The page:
Of Gods and Men
Special to The History Place
As with so many movies that I’ve reviewed in this space over the past half dozen years, Of Gods and Men is an important film from the historian’s perspective, and one which received high critical acclaim, including the Grand Prix at the 2010 Cannes Film Festival and the “Best Film” prize at the 36th annual Cesar Awards in Paris on February 25th – and yet will never attract anything approaching a mass audience in the U.S. I was able to catch it near the end of its run at the Bryn Mawr Film Institute in suburban Philadelphia, its only venue (so far as I know) in this metropolitan region of two-million-plus people. You may need to resort to Netflicks, if this review inspires you (as I hope it will) to see this film.
Directed by Xavier Beauvois, Of Gods and Men is the story of seven Trappist monks, who were murdered in Algeria in 1996. It was filmed mostly in an abandoned monastery in Morocco, and focuses principally upon the congenial relationship between the Catholic friars and the local Muslim population, tracing its gradual deterioration as terrorism is resurrected in a second Algerian War.
The first Algerian War (1954-1962) resulted in one classic film, The Battle of Algiers (1966). Sometimes called the Algerian War of Independence, the conflict led to the escalation of torture on the part of the French paratroopers and Legionnaires assigned to quell the rebellion and a concomitant escalation of terrorism by the National Liberation Front (FLN). Filmed in black and white, The Battle of Algiers has a docudrama grit that sustains its power even today, when the special effects in recent “terrorist” films, such as The Kingdom and Vantage Point (also reviewed in this space), eclipse the seemingly simplistic “purse bombs” delivered by rebel women to cafes and bistros in the ’66 movie.
Likewise, the power of Des Hommes et Dieux (as it was released in France last year) derives from the traditional arts of good screenwriting, direction, and acting, unsupported by computer-generated razzle-dazzle. The nine monks grow their own food, raising a little cash by taking the surplus to market. They also provide medical services to the Algerians in the nearby town. When ordered to abandon the monastery due to the war, they vote to stay.
The start of this second Algerian War, typically termed the Algerian Civil War, is generally fixed in late 1991, when the fundamentalist Islamic Salvation Front (FIN) was deemed by the FLN to be so popular that the latter cancelled scheduled elections after just one round. The military soon assumed effective control of the government. The FIN was banned and thousands of adherents arrested. Those who slipped the net formed the Islamic Armed Movement (MIA) and the Armed Islamic Group (GIA). Then, like so many civil insurrections, this one escalated from a battle between the army and police on one hand and the MIA on the other to yet another war of terror and torture. (The government finally won in 2002.)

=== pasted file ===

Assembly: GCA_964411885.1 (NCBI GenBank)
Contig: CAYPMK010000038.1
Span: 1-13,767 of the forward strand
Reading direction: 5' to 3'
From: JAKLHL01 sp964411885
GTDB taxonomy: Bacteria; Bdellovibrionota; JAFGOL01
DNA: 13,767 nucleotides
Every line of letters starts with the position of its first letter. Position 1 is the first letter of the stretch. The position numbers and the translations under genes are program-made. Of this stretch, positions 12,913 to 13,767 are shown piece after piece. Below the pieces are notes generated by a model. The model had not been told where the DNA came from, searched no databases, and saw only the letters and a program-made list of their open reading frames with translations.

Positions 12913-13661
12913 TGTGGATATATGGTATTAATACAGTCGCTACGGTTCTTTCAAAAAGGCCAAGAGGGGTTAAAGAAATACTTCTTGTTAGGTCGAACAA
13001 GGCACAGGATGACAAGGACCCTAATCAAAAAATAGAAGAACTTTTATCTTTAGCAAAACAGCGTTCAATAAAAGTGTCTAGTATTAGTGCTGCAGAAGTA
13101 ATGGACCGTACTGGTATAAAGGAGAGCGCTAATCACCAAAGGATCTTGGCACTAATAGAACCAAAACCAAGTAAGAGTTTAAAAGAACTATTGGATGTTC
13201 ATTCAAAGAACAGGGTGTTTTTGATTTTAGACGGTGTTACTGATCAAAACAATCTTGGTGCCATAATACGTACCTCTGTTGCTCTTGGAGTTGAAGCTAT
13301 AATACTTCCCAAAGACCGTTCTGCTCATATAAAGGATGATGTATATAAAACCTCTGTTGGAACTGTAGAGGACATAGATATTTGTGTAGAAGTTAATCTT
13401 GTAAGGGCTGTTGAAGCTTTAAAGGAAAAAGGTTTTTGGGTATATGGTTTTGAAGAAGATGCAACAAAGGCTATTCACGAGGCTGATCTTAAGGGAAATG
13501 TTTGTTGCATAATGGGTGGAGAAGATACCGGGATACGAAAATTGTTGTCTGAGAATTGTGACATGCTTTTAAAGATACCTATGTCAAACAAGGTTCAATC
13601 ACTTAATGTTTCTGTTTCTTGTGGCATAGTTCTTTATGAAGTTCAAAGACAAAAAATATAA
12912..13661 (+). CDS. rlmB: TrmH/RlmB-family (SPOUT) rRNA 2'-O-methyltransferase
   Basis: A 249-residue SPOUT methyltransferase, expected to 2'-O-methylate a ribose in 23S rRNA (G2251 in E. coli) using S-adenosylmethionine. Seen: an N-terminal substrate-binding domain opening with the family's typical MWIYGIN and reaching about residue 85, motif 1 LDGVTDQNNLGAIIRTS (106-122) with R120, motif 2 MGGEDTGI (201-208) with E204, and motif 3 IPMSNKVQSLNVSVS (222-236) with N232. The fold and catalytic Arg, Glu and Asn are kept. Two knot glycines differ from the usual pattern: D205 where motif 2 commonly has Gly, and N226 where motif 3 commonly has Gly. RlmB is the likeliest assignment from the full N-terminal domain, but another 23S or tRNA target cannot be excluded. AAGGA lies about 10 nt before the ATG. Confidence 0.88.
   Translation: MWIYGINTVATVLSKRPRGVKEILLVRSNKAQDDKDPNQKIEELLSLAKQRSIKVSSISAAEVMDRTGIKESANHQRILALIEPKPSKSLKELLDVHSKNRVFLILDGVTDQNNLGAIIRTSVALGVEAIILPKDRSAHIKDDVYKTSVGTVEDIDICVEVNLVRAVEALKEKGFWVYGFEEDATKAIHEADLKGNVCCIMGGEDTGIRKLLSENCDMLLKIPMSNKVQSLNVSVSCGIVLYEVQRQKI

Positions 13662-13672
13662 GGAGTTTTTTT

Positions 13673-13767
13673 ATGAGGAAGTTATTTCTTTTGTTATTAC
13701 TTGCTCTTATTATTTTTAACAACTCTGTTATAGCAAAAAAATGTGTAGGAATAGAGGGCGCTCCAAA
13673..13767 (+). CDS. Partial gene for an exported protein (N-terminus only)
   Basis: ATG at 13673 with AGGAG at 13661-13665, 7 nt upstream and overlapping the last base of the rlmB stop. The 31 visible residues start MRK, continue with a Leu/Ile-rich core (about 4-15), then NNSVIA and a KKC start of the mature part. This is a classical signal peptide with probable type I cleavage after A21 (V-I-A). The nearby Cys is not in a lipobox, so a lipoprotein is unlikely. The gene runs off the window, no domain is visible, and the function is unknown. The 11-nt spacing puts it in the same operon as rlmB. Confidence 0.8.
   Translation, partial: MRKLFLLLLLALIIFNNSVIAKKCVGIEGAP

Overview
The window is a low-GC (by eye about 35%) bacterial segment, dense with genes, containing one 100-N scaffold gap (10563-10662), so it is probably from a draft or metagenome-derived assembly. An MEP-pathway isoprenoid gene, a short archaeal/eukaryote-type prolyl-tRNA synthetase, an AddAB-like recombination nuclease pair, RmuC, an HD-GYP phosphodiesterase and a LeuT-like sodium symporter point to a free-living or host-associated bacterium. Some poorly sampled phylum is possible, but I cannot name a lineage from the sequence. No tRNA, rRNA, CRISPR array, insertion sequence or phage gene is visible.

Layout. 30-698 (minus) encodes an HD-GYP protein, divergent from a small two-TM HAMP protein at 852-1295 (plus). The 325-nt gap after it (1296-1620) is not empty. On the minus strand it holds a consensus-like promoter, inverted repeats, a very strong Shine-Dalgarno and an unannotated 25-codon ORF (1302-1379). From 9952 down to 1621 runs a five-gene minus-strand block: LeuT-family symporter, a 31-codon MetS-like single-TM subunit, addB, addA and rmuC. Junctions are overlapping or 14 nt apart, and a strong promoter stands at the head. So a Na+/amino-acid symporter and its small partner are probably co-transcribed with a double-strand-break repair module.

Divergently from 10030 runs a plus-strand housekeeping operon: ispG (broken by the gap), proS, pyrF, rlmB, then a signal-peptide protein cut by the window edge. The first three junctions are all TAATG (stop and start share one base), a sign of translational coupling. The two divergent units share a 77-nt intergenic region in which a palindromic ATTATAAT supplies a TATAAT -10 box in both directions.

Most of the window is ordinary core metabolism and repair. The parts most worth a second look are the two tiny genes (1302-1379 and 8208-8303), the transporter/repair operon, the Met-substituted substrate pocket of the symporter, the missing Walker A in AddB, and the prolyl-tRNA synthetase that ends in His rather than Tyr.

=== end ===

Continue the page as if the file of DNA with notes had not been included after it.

When the conflict comes to the monastery on Christmas Eve, the prior (Lambert Wilson) attempts to reason with the rebel leader, who demands medicine that is in short supply and sorely needed for the monastery’s mission to its neighbors. A debate ensues between the two leaders in which they trade quotations from the Koran – but to no avail. In March 1996 the monks are kidnapped. (In real life seven of nine were taken, two sleeping on separate cells being overlooked, but subsequently unable to affect a timely SOS.)
Wilson provides a terrific, low-key performance. The confrontation scene requires him to portray a leader who must control his fear, while attempting to reason with the rebel chief. He carries this off so impeccably that you can’t help but viscerally share his sense of terror.
For my money, though, the standout performance is logged by 80-year-old Irish/British actor Michael Lonsdale. Having lived much of his younger days in Paris and Casablanca, Lonsdale is capable of turning in compelling performances in either English or French. He gave us a little bit of both as “Papa,” the patriarch of the shadowy family, which provides the Israeli terrorist-hunters with much of their information in Munich, (also reviewed by me here). In that role, he projected low-key menace, a wolf in the sheep’s clothing of a loving father and grandfather, puttering around in the family’s kitchen and presiding over a large family feast, then telling the leader of the Mossad counter-terrorist team, “You could be my son – but you’re not.”
As Father Luc, he is warned by his prior to be cautious about whom he helps, because his good deeds may be mistaken for political actions. He replies, “Throughout my career I’ve met all sorts of different people. Including Nazis. Including the devil… I’m not scared of terrorists, even less of the army. And I’m not scared of death. I’m a free man.”
Free men or not, following months of imprisonment and fruitless negotiations, the kidnapped monks were killed. In real life, the GIA took credit for the killings, but French officials later asserted that they were killed by their would-be saviors in a botched rescue attempt. Personally harboring a strong dislike for reviews that give too much information, I’ll leave Beauvois’s version of the monks’ tragedy for you to discover on your own.
Just one last item then: the title of the film derives from the Book of Psalms in the Bible: “I have said, Ye are gods; and all of you are children of the most High. But ye shall die like men, and fall like one of the princes.” (Psalm 82: 6-7)
Rated PG-13 for a momentary scene of startling wartime violence, some disturbing images and brief language.
Jim Castagnera, a freelance journalist and practicing attorney, is the author of 18 books, including Al Qaeda Goes to College (Praeger 2009) and Ned McAdoo and the Molly Maguires (Amazon 2011).